Ultimaker2012-08-04 | Permalink
So a while ago, I got myself an Ultimaker
And while I do not want to degrade the usefullness by calling it a toy, I would like to say
Best. Toy. Ever.
It uses a printing technique called FFF, which I guess is just another term for FDM, which builds an object by depositing plastic one layer at a time.
It is sold as a kit, and it took me two evenings (and part of a night) to build. Ever since then I have been happily making little things with it.
You do have to realize that it is quite the DIY project; for the Ultimaker kit you do not need to do any soldering, but don’t expect perfect prints straightaway; 3d-printing itself has a learning curve, and you’ll be tweaking and playing around with your machine to improve it as well.
I’d estimate that I spend about half the time fixing, calibrating, and improving the machine itself, and half the time actually printing other things. I love it, but before you go out and get one for yourself, you do have to realize this.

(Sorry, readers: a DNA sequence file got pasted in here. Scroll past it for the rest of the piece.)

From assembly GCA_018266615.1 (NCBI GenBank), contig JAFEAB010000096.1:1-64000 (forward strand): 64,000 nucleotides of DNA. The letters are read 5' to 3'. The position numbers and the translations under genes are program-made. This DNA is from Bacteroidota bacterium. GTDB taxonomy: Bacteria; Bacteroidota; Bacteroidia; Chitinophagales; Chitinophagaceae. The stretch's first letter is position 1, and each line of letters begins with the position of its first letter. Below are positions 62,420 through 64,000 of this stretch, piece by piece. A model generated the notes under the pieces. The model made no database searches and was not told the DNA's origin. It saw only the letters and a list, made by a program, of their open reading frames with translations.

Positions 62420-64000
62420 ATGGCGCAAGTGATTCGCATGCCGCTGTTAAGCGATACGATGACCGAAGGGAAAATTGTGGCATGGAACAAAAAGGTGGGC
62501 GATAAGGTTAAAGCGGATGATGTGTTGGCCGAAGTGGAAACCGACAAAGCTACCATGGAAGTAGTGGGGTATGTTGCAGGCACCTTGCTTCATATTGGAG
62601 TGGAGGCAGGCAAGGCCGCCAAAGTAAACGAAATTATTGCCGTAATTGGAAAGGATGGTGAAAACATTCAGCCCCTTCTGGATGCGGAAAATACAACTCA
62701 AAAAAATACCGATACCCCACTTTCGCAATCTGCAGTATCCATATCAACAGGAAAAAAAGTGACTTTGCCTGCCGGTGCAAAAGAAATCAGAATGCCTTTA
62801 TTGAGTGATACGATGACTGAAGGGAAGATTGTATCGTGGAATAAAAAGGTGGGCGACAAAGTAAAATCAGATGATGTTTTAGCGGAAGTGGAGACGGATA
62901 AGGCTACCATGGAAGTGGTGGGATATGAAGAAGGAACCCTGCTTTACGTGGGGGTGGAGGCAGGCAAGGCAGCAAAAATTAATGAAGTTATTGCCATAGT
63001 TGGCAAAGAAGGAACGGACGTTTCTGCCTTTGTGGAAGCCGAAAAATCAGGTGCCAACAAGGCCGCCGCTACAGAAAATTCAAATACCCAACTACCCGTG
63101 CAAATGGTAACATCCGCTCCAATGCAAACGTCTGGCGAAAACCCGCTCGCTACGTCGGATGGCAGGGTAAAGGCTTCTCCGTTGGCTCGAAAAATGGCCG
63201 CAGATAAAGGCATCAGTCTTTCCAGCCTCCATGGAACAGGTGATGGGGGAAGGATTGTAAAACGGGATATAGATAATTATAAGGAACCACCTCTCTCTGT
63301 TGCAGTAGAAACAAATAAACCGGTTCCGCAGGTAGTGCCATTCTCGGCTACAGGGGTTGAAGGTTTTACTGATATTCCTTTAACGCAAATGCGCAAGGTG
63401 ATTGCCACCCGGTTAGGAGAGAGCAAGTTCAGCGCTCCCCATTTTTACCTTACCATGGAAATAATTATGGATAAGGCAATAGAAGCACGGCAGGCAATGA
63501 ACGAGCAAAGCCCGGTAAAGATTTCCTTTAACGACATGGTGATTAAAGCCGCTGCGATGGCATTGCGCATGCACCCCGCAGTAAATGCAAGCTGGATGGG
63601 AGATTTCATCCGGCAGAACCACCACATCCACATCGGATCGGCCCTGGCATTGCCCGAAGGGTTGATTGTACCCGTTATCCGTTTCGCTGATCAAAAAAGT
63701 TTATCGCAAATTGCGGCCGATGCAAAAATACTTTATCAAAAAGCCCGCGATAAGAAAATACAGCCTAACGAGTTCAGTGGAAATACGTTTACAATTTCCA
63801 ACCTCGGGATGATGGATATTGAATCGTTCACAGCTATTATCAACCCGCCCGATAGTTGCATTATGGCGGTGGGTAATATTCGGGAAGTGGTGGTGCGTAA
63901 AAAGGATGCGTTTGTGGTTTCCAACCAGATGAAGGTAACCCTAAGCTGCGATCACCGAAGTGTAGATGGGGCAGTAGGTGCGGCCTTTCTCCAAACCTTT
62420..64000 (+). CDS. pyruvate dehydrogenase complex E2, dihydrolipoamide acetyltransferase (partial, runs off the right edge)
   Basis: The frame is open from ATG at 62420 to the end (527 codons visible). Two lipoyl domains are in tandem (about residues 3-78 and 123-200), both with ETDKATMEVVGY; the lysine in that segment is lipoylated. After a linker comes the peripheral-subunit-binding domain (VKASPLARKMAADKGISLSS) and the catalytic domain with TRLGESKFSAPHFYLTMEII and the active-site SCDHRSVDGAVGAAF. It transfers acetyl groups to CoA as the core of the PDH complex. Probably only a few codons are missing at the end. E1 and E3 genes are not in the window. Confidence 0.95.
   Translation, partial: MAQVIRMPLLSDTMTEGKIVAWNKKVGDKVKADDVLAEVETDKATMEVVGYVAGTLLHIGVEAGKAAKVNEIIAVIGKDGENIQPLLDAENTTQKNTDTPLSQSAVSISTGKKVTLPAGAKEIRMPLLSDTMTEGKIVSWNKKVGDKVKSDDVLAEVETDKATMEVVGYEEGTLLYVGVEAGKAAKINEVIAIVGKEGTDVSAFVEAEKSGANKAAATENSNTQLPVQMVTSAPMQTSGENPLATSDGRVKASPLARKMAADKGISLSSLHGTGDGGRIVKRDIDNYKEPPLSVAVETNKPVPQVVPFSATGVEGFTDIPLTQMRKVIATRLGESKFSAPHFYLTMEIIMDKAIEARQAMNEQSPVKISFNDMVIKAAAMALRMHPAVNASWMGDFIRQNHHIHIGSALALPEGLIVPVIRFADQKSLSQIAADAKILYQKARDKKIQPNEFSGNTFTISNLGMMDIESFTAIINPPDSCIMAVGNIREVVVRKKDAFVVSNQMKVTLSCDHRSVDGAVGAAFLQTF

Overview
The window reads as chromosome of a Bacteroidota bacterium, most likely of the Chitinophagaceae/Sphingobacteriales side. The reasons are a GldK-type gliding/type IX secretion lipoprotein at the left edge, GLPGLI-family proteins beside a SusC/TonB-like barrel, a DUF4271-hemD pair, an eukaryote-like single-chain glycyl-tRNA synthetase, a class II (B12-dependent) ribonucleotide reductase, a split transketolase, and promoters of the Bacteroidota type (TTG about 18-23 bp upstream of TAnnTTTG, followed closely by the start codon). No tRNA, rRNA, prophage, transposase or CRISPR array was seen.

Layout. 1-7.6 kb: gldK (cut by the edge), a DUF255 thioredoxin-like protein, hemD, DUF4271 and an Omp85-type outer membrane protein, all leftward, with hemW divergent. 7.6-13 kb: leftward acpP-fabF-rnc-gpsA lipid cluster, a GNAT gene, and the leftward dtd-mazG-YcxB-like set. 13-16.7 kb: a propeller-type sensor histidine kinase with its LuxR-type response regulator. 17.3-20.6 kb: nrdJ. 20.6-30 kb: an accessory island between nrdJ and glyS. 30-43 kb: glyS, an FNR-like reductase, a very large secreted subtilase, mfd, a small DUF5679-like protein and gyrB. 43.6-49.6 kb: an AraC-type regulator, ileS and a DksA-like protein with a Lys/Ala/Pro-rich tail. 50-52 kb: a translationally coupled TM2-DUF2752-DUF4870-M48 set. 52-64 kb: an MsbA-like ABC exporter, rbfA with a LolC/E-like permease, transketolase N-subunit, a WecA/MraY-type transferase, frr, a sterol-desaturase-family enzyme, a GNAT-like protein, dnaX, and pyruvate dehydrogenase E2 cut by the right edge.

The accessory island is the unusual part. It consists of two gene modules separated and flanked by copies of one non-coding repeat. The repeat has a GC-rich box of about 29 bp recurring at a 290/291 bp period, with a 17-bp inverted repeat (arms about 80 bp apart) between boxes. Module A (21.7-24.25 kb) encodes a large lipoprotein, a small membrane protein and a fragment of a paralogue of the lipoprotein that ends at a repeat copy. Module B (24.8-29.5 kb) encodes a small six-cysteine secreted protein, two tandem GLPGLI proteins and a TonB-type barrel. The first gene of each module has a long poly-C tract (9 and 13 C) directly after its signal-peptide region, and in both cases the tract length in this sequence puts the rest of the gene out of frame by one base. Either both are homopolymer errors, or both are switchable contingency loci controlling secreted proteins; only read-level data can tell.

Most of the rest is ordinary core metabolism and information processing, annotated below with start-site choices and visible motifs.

But that is one of the great things about these 3d-printers; you can print improvements for your printer as well. Or even entire new printers (without the electronics, obviously).
For instance, I’ve printed
- several forms of belt tensioners
- a tube holder for the hot-end
- a handle to carry the Ultimaker around
- a new fan duct for the hot-end
But also a lot of non-ultimaker things;
- the infamous geared heart
- a nice little decorative dragon
- a dock for my phone
- presents for people :)
The ultimaker is pretty actively worked on, both by Ultimaking inc. itself, and by its community; for instance, recently a lot of work has been put into improving the filament feed mechanism, and currently people are looking at better ways to build the hot-end.
For things to print, Thingiverse is a great resource. I regularly check it to see what to print next.